Team Briefing

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Team Brief Guidelines
• Introduction • What is team briefing? • The benefits of team briefing • The team briefing process • The team briefing calendar • Guidelines for managers with a responsibility for delivering a team briefing • Feedback and follow up • Guidelines for those receiving a team briefing • Monitoring the team briefing process • Frequently asked questions

In simple terms, team briefing brings managers together with their teams on a face-to-face basis so that information can be delivered, questions asked and feedback collected. A team briefing system is an excellent way to enable communication upwards, downwards and sideways throughout an organisation. Research has shown that face-to-face communication between managers and their teams is vital to the efficient and effective operation of an organisation. The University is a large and complex institution undergoing a great deal of change, so face-to-face communication is essential in this environment. The findings of the University’s own Staff Survey reveal that people feel that they need to understand more about their own areas of work if they are to perform effectively. They need to have a clear understanding of their role, as well as the wider objectives of the team and the contribution they are making to the University’s future and vision. Team briefing is an ideal way to deliver important messages to employees to help clarify these areas. It’s also an ideal forum for sharing good news and recognising and celebrating your achievements as a team. But team briefing is not just about giving information, it’s a forum for staff to discuss the points being raised and to ask questions. It’s a chance for everyone to make a contribution. It’s also an opportunity for feedback to be recorded and relayed back up the organisation to the appropriate management levels. Everyone acknowledges that face-to-face contact can sometimes be difficult. If you are a manager you may think you don’t have time to bring your colleagues together, or the news that you may have to give your team may be difficult to deliver. But neither of these should discourage you from talking face-to-face with the people you manage. Team briefing will only work if everyone involved in the process is committed to making it work. If you are a manager with a responsibility to deliver a team brief then it is your job to make sure that everyone within your team fully understands what team briefing is about and why they are taking part in the process. If you are a recipient of team briefing, your role is to listen, ask questions and give constructive feedback.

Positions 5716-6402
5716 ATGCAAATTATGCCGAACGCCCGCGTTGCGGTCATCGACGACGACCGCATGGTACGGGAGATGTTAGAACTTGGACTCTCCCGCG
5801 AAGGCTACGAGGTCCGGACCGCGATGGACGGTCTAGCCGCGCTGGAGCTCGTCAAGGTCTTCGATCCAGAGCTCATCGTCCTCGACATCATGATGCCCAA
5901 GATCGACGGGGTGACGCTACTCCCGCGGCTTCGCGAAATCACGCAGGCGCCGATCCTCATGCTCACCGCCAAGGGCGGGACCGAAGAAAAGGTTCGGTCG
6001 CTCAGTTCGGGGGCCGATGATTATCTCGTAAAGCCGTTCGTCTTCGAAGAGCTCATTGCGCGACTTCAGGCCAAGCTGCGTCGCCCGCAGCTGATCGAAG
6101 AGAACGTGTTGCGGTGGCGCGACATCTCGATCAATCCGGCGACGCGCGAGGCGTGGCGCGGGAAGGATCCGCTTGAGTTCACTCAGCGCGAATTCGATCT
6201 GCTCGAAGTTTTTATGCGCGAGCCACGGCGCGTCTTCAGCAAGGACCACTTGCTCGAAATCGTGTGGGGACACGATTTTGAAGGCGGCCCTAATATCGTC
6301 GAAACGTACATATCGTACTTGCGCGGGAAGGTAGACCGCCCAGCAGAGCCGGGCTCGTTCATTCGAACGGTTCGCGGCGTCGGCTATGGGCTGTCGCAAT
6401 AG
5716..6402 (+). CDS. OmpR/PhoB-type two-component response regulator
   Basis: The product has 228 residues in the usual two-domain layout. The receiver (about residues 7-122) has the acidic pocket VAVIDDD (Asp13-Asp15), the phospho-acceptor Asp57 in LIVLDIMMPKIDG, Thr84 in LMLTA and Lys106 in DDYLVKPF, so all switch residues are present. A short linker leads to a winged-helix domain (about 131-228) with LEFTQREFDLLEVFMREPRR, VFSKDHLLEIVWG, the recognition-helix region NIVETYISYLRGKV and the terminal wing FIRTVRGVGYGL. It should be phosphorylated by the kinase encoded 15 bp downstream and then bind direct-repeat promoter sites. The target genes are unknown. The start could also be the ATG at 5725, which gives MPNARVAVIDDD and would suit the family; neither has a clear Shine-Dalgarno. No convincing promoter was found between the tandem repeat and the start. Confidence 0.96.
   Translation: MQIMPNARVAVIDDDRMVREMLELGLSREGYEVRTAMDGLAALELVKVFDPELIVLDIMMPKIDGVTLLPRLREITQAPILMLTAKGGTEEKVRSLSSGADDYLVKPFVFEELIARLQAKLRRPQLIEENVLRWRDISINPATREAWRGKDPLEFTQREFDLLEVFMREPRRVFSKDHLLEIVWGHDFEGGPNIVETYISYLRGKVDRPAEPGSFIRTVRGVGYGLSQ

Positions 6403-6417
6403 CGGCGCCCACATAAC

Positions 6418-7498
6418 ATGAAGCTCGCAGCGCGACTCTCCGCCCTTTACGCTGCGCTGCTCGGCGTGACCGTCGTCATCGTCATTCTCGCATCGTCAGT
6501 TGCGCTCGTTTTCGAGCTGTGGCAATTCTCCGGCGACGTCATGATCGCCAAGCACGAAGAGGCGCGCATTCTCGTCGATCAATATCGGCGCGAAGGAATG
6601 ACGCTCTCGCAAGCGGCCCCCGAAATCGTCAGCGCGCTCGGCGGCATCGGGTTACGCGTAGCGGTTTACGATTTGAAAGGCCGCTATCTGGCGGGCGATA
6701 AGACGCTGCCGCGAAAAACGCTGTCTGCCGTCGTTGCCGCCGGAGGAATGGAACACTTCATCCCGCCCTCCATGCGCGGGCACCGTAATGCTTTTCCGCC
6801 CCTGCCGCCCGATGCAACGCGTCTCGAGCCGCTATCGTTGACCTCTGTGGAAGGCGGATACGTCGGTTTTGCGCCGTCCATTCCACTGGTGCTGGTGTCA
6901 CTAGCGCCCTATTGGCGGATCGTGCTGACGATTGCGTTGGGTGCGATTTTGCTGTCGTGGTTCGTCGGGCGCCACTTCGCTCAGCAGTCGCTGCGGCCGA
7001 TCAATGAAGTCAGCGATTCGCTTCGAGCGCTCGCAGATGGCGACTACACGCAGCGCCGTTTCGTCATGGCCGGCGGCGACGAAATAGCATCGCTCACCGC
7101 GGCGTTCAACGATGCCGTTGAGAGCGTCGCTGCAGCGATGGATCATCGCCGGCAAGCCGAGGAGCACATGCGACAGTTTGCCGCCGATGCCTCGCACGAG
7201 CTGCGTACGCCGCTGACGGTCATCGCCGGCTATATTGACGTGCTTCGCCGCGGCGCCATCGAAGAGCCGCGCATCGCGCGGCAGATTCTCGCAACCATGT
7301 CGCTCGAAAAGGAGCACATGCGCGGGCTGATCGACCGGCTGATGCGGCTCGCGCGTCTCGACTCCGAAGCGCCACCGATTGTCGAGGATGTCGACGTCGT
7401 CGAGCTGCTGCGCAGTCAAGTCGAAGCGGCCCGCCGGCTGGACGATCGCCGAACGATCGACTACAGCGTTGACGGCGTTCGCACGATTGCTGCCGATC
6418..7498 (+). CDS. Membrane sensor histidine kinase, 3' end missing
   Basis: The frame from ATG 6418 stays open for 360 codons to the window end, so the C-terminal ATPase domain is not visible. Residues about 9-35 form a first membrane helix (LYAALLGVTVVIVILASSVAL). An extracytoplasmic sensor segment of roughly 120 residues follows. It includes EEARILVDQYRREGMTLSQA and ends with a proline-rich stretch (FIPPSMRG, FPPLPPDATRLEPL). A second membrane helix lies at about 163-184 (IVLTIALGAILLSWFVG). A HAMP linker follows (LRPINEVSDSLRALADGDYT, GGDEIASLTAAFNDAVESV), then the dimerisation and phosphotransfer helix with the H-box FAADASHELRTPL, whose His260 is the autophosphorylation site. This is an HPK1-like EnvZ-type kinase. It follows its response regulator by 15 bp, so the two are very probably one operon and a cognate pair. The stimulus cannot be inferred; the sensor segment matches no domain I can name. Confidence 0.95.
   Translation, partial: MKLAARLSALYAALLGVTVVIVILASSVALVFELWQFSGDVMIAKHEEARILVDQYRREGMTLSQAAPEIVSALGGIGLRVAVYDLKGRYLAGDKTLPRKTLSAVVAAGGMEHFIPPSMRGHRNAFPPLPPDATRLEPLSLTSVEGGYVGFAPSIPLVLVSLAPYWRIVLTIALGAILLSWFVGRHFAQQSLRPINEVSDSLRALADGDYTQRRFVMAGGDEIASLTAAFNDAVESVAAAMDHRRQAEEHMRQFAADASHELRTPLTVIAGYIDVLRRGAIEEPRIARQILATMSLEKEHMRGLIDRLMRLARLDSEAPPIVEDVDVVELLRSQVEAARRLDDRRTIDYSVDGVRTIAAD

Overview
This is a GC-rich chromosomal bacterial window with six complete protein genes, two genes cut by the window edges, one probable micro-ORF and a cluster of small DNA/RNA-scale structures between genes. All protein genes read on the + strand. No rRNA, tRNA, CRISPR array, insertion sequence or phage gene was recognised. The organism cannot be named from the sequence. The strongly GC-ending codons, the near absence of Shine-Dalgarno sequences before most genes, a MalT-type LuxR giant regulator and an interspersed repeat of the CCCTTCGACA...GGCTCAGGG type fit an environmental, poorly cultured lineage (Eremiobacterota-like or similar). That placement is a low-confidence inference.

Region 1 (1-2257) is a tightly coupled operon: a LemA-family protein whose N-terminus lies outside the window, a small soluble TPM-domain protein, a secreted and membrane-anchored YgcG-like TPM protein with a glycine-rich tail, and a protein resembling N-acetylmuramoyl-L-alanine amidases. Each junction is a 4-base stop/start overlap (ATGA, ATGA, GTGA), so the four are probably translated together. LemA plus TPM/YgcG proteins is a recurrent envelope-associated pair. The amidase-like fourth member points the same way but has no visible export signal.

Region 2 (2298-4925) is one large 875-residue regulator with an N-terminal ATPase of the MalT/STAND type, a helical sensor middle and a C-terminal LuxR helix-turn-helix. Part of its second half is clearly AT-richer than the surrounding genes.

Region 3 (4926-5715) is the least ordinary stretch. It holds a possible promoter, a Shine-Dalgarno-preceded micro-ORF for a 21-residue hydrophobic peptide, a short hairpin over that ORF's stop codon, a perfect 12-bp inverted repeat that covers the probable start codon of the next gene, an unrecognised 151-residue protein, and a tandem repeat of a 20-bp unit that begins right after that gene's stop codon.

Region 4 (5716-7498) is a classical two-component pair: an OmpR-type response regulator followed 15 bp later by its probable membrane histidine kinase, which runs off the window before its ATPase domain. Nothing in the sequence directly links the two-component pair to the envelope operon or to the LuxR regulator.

Welcome to your online guide to team briefing here at the University. The following document contains everything you need to engage in the team briefing process - whether you are a manager with a responsibility for delivering a team briefing, or a recipient of a briefing. While these guidelines try to cover most points, there may be issues relevant to your area of work, or specific responsibility as a manager, which are not covered here. If you feel you need further information or advice, then in the first instance you should approach your line manager for clarification. If you have any general questions about team briefing or any of the points raised in this guide, then contact the Internal Communications Office at



• Team briefing provides a channel for delivering clear messages and encouraging open communication • Timely face-to-face communication prevents rumour and the grapevine from gaining credibility • It’s a great form of two-way communication - it’s not just about informing people, but listening and responding to questions and concerns • It enables questions and suggestions to be fed back from staff to the top • It develops greater awareness and involvement at all levels • Briefing develops a...
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